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Winter '05-'06 Issue 36

Bumping into People & Social Taboos
by Heidi Beierle

Cancer Patients & Bodywork Therapies
by Alicia Swaringen

Super Size Orgasms?
by Marnia Robinson

Heavy Metal: Mercury in the Mouth and the Coming Crisis
by Russ Tanner

Medical Marijuana
Update on Senate Bill 1085

by Stormy Ray

Physicians’ Perspective:
Medical Marijuana Act Amended for 2006: First Impressions

by Dr. Rick Bayer, MD

Getting a New Perspective on Money
by Steven Sashen

Ugly Money and Its Solution
by Harry Lonsdale

Common Sense, Again
Poem by William Benz

America’s Weapons
Wounding the World

by Brian Bogart

Opening Up Hearts Minds One More Time
by Shannon Floyd

The Noyes Factor
Public Enema Number Two

by Brock Noyes

Winter Theories on Parental Units
by Asia Kindred Moore

We’ve Been Living in a Dream World
by Jean-Claude Koven

Life Advice
from Catherine Ingram

Medical Marijuana
Update on Senate Bill 1085

by Stormy Ray

I am a grandmother, a person with a crippling disease, and a chief co-sponsor of the Oregon Medical Marijuana Act (OMMA), passed by voters into law in 1998. Oregonians strongly supported a patient’s right to use medical marijuana then, and they still do. Because of OMMA, patients can eat again, in-spite of their medical treatments. Patients with MS like me can experience an increase in our abilities. Patients with Glaucoma have kept their eyesight. And patients have found relief from their pain and discomforts. Thank You Oregon!

OMMA created the Oregon Medical Marijuana Program, OMMP, a state registry system that gives patients and their caregivers limited immunity from Oregon’s marijuana laws.

In 2005, Oregonians passed Senate Bill 1085, making OMMA, the strongest medical marijuana program in the nation, even stronger. Right On Oregon for doing it again!
On January 1st, 2006, the most comprehensive and well thought out medical marijuana legislation ever passed in the United States will take effect in Oregon.

Senators Bill Morrisette (D-OR 6th), and Jeff Kruse (R-OR 1st), co-sponsored the bi-partisan SB 1085 during the 2005 legislative session. This new law is the culmination of years of legislative hearings and workgroups. Republicans and Democrats, patients and caregivers and, importantly, law enforcement, all worked together to develop provisions to improve our program and allow patients to grow and keep an adequate supply of medicine.

Significant Changes Under the New Law
• SB-1085 establishes that the patient owns the garden and the medical marijuana produced in it. Under our current law, unscrupulous individuals have sometimes “volunteered” to be a caregiver for patients but kept the lion’s share of what was grown, diverting medicine from our program and patients. The new law establishes safeguards that will protect patients, insuring that they get the medical marijuana that is produced.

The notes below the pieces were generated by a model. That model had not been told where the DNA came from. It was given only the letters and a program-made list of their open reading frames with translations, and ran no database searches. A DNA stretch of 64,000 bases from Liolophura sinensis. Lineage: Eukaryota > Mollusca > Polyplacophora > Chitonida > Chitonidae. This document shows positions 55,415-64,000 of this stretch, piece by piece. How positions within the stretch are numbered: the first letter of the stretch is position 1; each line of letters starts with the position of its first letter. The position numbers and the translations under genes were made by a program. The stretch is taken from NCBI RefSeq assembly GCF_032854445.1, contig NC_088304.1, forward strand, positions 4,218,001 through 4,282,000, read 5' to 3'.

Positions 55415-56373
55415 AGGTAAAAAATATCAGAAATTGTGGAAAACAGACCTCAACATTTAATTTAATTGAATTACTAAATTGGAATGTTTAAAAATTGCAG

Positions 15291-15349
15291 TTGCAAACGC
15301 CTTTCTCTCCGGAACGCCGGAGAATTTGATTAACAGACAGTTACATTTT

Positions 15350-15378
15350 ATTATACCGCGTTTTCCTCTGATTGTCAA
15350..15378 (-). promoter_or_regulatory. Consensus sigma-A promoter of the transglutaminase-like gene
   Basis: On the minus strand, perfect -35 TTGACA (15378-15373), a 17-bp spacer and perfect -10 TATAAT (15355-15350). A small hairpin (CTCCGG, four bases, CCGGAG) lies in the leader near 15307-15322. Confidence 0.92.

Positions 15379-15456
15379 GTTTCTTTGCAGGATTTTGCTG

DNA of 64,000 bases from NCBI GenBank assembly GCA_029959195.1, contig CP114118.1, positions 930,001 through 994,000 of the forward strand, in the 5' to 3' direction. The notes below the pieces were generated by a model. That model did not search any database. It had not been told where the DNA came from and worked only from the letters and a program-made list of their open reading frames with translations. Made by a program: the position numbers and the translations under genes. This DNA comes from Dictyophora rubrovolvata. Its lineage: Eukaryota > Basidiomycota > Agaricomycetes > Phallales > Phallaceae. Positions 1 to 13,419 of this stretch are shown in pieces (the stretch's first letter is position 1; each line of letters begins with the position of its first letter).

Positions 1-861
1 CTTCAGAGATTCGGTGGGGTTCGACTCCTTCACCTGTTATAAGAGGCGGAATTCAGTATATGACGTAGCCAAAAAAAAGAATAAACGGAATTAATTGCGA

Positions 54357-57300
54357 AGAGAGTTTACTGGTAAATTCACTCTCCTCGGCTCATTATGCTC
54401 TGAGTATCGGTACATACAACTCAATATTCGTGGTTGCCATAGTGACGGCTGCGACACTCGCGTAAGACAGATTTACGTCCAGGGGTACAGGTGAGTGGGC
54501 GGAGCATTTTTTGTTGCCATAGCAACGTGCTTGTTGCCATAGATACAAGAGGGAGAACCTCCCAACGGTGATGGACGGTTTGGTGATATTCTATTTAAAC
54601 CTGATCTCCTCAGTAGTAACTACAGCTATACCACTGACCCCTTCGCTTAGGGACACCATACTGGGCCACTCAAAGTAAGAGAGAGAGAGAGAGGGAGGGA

• SB-1085 allows patients to keep up to 24 ounces of dried usable marijuana, and to decide where their supply of medical marijuana will be kept. Under current law, patients are only allowed to have one ounce away from their garden site.

• SB-1085 allows patients to have up to six flowering plants at a time. A “plant” is distinct from a seedling or clone.

• SB-1085 allows patients to possess up to 18 clones or seedlings, which are no larger than 12 inches in height and 12 inches in width above the growing medium.

• SB-1085 allows designated primary caregivers to grow for multiple patients.

• SB-1085 allows patients to assign a grow site (other than at their location or the location of their designated primary caregiver) to produce their medicine.

• SB-1085 allows patients to give medicine and marijuana plants to other OMMP cardholders, as long as there is no payment or consideration. New patients can get medicine before their first harvest. They will be able to receive clones and seedlings from other cardholders to start their gardens.

• SB-1085 allows a patient and their caregiver to transport medical marijuana, so long as they carry their OMMP registration card when transporting.

• SB-1085 establishes that the medical marijuana produced belongs to the patient, as does the expense of growing the medicine. The patient can reimburse their primary caregiver for gardening expenses and utilities. The new law clarifies that patients cannot be charged for labor, rent, security, etc.

• SB-1085 establishes a 24/7 verification system where authorized law enforcement officers can verify an OMMP Cardholder’s status. The OMMP verification system is only available to authorized employees of state and local law enforcement agencies. They are restricted from using the information for any purpose other than verification of a cardholder’s status.

It is truly a great day for patients in Oregon, USA!!!

Stormy Ray has been active in the movement to legalize marijuana for the purposes of medical treatment for over a decade in Oregon. She was a Co-Chief Petitioner for Measure 67 that became the Oregon Medical Marijuana Act (OMMA) in 1998. The Stormy Ray Cardholders’ Foundation is a non-profit Oregon medical marijuana information and support organization dedicated to helping patients utilize this law. Stormy currently serves on the Oregon Medical Marijuana Program (OMMP) Advisory Committee. She has served on the Oregon State Rehabilitation Advisory Council for two Governors, and the Federal Disabilities Determination Advisory Board for four years. She is currently the president of the Stormy Ray Cardholders’ Foundation (SRCF), P.O. Box 220086 Portland, OR. 97269, (503) 587-7434, www.stormyray.org


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